How To: Automatically Silence Your Samsung Galaxy Note 2 in a Set Location (Or Automate Any Other Task You Want)

Automatically Silence Your Samsung Galaxy Note 2 in a Set Location (Or Automate Any Other Task You Want)

Automating tasks on your Samsung Galaxy Note 2 is nothing new. Everything from adjusting screen brightness, to turning on the flashlight, to saving Snapchat pictures can be done automatically with the help of a few function-specific apps.

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The only problem with task-specific apps is that you have to download a handful of them to get everything you want, which can quickly add up. Now, thanks to AutomateIt, you can clean up your app drawer on your Note 2 and create loads of custom tasks using just one app.

How to Create Automated Tasks with AutomateIt

AutomateIt from Android devs SmarterApps LTD is free on Google Play, and lets you create copious amounts of automated rules using a trigger and action.

With these triggers and actions, you can create as many automated rules as your heart desires, like making the orientation of the screen change when watching videos, turning on the speakerphone when receiving a call from your best friend, dimming your screen brightness when you hop inside your car, and much, much more.

Since there are so many triggers and actions to choose from, AutomateIt actually supplies you with a few preset rules, including a low battery warning, being silent at night, having max volume when headset is unplugged, and lowering volume when headset is plugged—just to name a few.

Example Task: How to Make Your Note 2 Silent in Specific Locations

Since there are so many different ways to go about creating an automated rule in AutomateIt, I'm going to cover one of my favorites from start to finish—silencing the Note 2 automatically when you arrive in certain locations—just so you get an idea of how the process works.

Step 1: Add a New Rule

To set up your own rule, tap on Add Rule on AutomateIt's homepage. If you're viewing the preset rules, you can also tap on the plus sign inside of a circle at the top right to create a new one.

Once you're in New Rule, you'll be asked to designate a trigger, action, and rule name. As an example, I'm going to set the trigger to be a location (entering it), with the action being setting the phone on silent mode.

Step 2: Set a Trigger

Under Trigger, I scrolled down and found Location Trigger. Tapping on that sends me to a page where I can modify the location, how large I want the location radius to be, and whether I want it to be triggered when I leave or arrive at the location.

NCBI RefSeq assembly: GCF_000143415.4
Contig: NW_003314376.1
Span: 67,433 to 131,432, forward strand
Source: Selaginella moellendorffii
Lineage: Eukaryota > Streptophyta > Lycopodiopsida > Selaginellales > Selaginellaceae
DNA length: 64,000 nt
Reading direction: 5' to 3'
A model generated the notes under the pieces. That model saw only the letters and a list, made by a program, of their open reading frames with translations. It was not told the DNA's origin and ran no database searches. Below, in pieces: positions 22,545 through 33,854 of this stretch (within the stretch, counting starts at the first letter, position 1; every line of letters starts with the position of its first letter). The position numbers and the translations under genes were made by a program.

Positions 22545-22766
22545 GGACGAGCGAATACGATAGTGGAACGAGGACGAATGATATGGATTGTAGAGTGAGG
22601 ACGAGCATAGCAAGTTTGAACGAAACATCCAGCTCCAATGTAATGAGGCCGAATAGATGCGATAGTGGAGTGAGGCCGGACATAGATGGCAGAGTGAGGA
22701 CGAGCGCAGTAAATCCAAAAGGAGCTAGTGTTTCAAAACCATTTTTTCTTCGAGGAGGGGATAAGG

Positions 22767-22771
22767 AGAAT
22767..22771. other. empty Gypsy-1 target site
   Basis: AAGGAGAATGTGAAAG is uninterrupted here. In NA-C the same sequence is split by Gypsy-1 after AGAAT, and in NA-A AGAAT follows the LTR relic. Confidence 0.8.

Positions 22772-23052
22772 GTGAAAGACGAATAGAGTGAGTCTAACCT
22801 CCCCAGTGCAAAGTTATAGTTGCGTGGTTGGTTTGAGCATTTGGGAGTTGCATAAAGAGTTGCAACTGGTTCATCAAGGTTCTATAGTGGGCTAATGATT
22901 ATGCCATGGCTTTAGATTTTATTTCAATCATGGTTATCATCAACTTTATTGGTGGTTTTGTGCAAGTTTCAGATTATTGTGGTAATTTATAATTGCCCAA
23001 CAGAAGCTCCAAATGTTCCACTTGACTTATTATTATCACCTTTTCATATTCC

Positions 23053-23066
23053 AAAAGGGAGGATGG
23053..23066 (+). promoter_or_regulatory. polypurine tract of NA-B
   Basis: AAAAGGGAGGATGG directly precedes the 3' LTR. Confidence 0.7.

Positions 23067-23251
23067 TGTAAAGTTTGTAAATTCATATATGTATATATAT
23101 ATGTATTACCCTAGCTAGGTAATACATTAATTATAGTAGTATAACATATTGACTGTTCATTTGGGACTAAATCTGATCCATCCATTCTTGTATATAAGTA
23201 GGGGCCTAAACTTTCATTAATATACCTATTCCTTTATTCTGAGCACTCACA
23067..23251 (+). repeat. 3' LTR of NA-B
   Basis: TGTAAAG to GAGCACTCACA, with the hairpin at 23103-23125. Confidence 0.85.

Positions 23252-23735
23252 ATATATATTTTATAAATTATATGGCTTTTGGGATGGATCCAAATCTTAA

Step 3: Set an Action

Since I want my Note 2 to automatically turn to silent when I enter that location, I'll set my Action to Set Sound Mode Action. This will give you a few options to choose from, but I want to my phone to be on silent, so I will select Silent (No vibrate).

Step 4: Name & Set Your Rule

Once I'm done with the trigger and action, I can go to Rule and name it. Since the location I chose is my work, I'll call it Work Silent. Now that my rule is set, you can see in the screenshot on the right that it has been triggered, since I am in the designated area.

More Automated Rules You Can Try Out

Like I mentioned before, since there are so many triggers and actions you can set up, AutomateIt gives a few preset rules to choose from. If you're not intimated by the amount rules you can create, check out some of these other triggers and actions that you can use. You can also check out rules that other people have created in the Rule Market.


  • SMS (triggers on when a text is received)
  • Battery level (triggers on when a specific battery level is reached)
  • Bluetooth state (triggers on when Bluetooth is enabled/disabled)
  • Incoming/hang call (triggers on any call or from a specific contact)
  • Headset (triggers on when plugged or unplugged)
  • Location (triggers on when arriving/exiting a defined area)
  • External power (triggers on when connected/disconnected)
  • Screen (triggers on when display is on or off)
  • Wi-Fi (triggers on when Wi-Fi is enabled/disabled)
  • Time (triggers on during a specific timeframe)
  • GPS (triggers on when GPS is activated/deactivated or when it starts/stops looking for current location)
  • Dock state (triggers on when docked to car/desk)
  • Activity recognition (triggers on when it detects whether you're in a car, on a bicycle, walking, or standing still)


  • Notification (shows notification in Notification tray)
  • Play sound (plays selected sound)
  • Set sound mode (uses silent, vibrate, or normal modes)
  • Set speakerphone state (turn on/off)
  • Set volume (sets volume of all streams or a specific stream)
  • Start application (opens a specific app)
  • Vibrate action (gives a vibration)
  • Launch home screen (takes you to the home screen)
  • Enable/disable GPS (supported for Android versions prior to 2.3 and all rooted devices)
  • Enable/disable sync (stops or starts syncing)
  • Set screen brightness (automatic or specific value)
  • Enable/disable screen automatic rotation (for easier reading)
  • Set screen timeout (including "never" turn off)
  • Shutdown device (requires root)
  • Reboot (requires root)
  • Set wallpaper (to whatever one you want)

The free version does contain ads, and there are a few features that are disabled, so if you like it enough, the pro version (currently $1.99) might be worth it to you.

Let us know what some of your favorite rules are!

Just updated your iPhone? You'll find new features for Podcasts, News, Books, and TV, as well as important security improvements and fresh wallpapers. Find out what's new and changed on your iPhone with the iOS 17.5 update.

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